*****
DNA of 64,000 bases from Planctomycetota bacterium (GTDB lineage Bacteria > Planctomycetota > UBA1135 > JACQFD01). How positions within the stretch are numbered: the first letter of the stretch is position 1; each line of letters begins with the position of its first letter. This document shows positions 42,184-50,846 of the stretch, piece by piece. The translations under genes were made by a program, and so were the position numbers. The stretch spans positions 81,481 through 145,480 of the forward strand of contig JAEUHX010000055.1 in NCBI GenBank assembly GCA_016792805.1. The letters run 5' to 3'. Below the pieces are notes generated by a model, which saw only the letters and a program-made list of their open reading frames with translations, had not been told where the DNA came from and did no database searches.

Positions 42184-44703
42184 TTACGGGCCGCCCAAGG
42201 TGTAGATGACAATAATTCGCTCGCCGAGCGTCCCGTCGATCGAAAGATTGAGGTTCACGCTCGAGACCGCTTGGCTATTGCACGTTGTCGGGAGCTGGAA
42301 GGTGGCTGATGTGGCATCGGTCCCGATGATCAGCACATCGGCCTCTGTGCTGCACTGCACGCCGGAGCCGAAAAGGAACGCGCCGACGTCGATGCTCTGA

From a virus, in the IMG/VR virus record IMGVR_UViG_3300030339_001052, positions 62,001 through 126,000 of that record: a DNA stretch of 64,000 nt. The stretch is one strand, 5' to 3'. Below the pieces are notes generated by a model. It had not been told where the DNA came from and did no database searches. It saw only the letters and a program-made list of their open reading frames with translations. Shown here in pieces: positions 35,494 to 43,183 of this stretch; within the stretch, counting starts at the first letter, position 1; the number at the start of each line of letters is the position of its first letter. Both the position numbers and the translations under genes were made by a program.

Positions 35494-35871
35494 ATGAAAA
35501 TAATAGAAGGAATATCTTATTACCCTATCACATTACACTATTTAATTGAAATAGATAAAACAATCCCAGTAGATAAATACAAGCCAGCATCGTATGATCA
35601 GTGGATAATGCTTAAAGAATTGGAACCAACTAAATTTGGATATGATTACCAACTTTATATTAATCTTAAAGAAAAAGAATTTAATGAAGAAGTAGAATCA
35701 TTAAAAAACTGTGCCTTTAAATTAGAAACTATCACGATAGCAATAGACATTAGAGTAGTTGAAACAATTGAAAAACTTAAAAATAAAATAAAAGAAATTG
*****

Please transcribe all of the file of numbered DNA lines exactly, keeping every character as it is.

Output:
DNA of 64,000 bases from Planctomycetota bacterium (GTDB lineage Bacteria > Planctomycetota > UBA1135 > JACQFD01). How positions within the stretch are numbered: the first letter of the stretch is position 1; each line of letters begins with the position of its first letter. This document shows positions 42,184-50,846 of the stretch, piece by piece. The translations under genes were made by a program, and so were the position numbers. The stretch spans positions 81,481 through 145,480 of the forward strand of contig JAEUHX010000055.1 in NCBI GenBank assembly GCA_016792805.1. The letters run 5' to 3'. Below the pieces are notes generated by a model, which saw only the letters and a program-made list of their open reading frames with translations, had not been told where the DNA came from and did no database searches.

Positions 42184-44703
42184 TTACGGGCCGCCCAAGG
42201 TGTAGATGACAATAATTCGCTCGCCGAGCGTCCCGTCGATCGAAAGATTGAGGTTCACGCTCGAGACCGCTTGGCTATTGCACGTTGTCGGGAGCTGGAA
42301 GGTGGCTGATGTGGCATCGGTCCCGATGATCAGCACATCGGCCTCTGTGCTGCACTGCACGCCGGAGCCGAAAAGGAACGCGCCGACGTCGATGCTCTGA

From a virus, in the IMG/VR virus record IMGVR_UViG_3300030339_001052, positions 62,001 through 126,000 of that record: a DNA stretch of 64,000 nt. The stretch is one strand, 5' to 3'. Below the pieces are notes generated by a model. It had not been told where the DNA came from and did no database searches. It saw only the letters and a program-made list of their open reading frames with translations. Shown here in pieces: positions 35,494 to 43,183 of this stretch; within the stretch, counting starts at the first letter, position 1; the number at the start of each line of letters is the position of its first letter. Both the position numbers and the translations under genes were made by a program.

Positions 35494-35871
35494 ATGAAAA
35501 TAATAGAAGGAATATCTTATTACCCTATCACATTACACTATTTAATTGAAATAGATAAAACAATCCCAGTAGATAAATACAAGCCAGCATCGTATGATCA
35601 GTGGATAATGCTTAAAGAATTGGAACCAACTAAATTTGGATATGATTACCAACTTTATATTAATCTTAAAGAAAAAGAATTTAATGAAGAAGTAGAATCA
35701 TTAAAAAACTGTGCCTTTAAATTAGAAACTATCACGATAGCAATAGACATTAGAGTAGTTGAAACAATTGAAAAACTTAAAAATAAAATAAAAGAAATTG